>Recently instead of desiging 3d graphics technologies I found myself
Yep, that's usually the feeling. We designers can't get no respect in this industry ;-)
>I realize now that it's a position one could be paid to do fulltime,
Not many companies are willing to do it, though, and I am not sure that I disagree entirely with their point of view. Although personally, I would like nothing more than to spend all of my time designing games, there are good reasons why a designer should take on another role. For example:
At a rate of 2-3 full designs a year, plus however many dozens of failed treatments would be required to hit the 2-3 good ideas, you could justify a full-time designer easily; with an average product budget of 2 million bucks, the 25-50K the design will cost is insignificant from a financial standpoint. But to be a good full-time designer, you need to be very versatile, have lots of energy, be able to focus on several projects in parallel, and to know when to *let go* and stop tinkering with a product. Not many people I have met can do that.
>Does anyone have any keen insights into the lifecycle of the game design
I have spent 50-100 hours on trivia games and play-by-emails, 150 hours on action games (I can't draw, so that doesn't include actual mapping of levels, graphic bibles and stuff like that), about 200-250 on sports simulations, and I expect to spend about 300 on the online world I will be working on in the next few months (including a fair but limited number of scenarios for missions). I have also noted that 25 hours a week is about as much efficient design time as I have in me; the law of diminishing returns takes over in a big way at that point.
I have posted an article on my game design methodology on my web site at http://pages.infinit.net/idjy/games/designprocedure.html
Not very detailed, because it is based on a two-hour lecture I give at a local school, but it may give you a few insights.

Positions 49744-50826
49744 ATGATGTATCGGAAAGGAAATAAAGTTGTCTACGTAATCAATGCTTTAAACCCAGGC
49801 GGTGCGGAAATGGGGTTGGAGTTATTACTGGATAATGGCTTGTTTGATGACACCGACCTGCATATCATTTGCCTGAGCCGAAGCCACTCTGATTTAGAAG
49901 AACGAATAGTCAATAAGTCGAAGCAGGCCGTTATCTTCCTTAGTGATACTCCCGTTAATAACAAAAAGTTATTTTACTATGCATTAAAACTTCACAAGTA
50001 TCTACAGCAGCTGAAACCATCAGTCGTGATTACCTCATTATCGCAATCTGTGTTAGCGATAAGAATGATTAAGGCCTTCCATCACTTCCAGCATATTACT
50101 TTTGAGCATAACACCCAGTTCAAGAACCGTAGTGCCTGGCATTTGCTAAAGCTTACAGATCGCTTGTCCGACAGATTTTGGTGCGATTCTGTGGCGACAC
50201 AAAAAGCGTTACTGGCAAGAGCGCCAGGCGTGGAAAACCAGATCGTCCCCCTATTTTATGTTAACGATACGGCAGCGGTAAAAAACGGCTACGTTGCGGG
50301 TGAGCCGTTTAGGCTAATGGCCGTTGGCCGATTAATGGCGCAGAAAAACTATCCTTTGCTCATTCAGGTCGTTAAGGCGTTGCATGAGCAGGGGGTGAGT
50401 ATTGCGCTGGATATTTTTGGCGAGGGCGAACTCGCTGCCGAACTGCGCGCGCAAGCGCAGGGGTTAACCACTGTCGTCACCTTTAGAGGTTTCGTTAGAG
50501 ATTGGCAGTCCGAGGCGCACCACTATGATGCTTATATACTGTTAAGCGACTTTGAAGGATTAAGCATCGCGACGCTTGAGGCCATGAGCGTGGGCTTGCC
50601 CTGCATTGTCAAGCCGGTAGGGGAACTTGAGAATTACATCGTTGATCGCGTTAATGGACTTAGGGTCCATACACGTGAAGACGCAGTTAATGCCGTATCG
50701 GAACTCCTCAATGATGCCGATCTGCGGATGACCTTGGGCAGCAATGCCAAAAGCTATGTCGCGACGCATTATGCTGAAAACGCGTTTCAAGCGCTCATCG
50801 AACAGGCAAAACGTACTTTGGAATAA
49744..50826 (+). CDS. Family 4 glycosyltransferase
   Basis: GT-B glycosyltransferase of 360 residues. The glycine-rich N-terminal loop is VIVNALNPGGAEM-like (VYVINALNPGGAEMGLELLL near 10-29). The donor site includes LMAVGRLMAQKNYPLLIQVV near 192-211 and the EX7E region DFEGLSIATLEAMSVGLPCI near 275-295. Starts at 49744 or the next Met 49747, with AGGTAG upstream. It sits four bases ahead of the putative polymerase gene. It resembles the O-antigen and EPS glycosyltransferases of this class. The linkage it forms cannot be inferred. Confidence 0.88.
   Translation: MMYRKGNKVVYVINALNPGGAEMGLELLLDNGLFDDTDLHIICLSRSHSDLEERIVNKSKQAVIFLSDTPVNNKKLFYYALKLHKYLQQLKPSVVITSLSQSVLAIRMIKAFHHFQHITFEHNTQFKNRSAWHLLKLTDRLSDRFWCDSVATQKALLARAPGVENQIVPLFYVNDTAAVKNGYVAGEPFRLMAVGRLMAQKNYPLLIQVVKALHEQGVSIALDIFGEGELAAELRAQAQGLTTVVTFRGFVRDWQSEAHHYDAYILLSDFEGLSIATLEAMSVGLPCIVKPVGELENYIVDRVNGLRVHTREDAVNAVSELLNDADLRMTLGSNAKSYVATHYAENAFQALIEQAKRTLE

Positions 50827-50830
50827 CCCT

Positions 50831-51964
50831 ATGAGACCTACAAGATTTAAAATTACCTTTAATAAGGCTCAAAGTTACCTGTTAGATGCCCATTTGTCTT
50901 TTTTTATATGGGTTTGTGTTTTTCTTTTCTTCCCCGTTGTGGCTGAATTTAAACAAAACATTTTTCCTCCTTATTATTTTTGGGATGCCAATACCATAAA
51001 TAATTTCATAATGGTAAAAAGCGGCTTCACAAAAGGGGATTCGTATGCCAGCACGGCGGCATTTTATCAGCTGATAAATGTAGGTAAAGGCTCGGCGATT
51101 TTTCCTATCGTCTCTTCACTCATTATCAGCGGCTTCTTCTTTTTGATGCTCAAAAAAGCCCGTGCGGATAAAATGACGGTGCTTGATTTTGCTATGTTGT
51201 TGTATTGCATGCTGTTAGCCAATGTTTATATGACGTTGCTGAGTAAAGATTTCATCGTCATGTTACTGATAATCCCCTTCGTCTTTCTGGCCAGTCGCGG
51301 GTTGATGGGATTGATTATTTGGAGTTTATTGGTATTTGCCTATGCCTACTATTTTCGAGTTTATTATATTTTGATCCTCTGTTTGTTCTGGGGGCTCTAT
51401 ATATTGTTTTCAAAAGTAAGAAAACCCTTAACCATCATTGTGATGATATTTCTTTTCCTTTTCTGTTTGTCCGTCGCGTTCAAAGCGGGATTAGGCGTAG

>How you know when you're stuck, and how to overcome it?
In software engineering terms, game development is the stereotypical "exploratory prototyping" project. You may not understand the requirements of the project very well when you start out, so you design/prototype/playtest iteratively. The prototype may be code, cardboard, playing cards, or just a preliminary design doc, depending on the type of project.
>What are your favorite game design tools? Mine are pencil, paper, and
Mine are an iterative design methodology of which I have gathered parts here and there and which I am comfortable with, word processor, a well-stocked bookcase and lots of cardboard.
With all the games coming out with scripting languages these days, it might be a good idea to use an existing commercial product of the same genre as a prototyping tool for your own game; this way, you can try out a few things before writing a line of code, and you can keep experimenting as you go along. Never tried that one before, but I will probably do it in the future. Techniques I use include building a table-top board game as a prototype; works much better for trivia games and simulations than for FPS's, but can be done in a few hours. I also run through several versions of design docs, each with its own specific purpose (i.e., qualitative listing of functionality, scheduling priorities, describing major AI algorithms, etc.), and distribute them to as many competent designers as time and legal restrictions allow.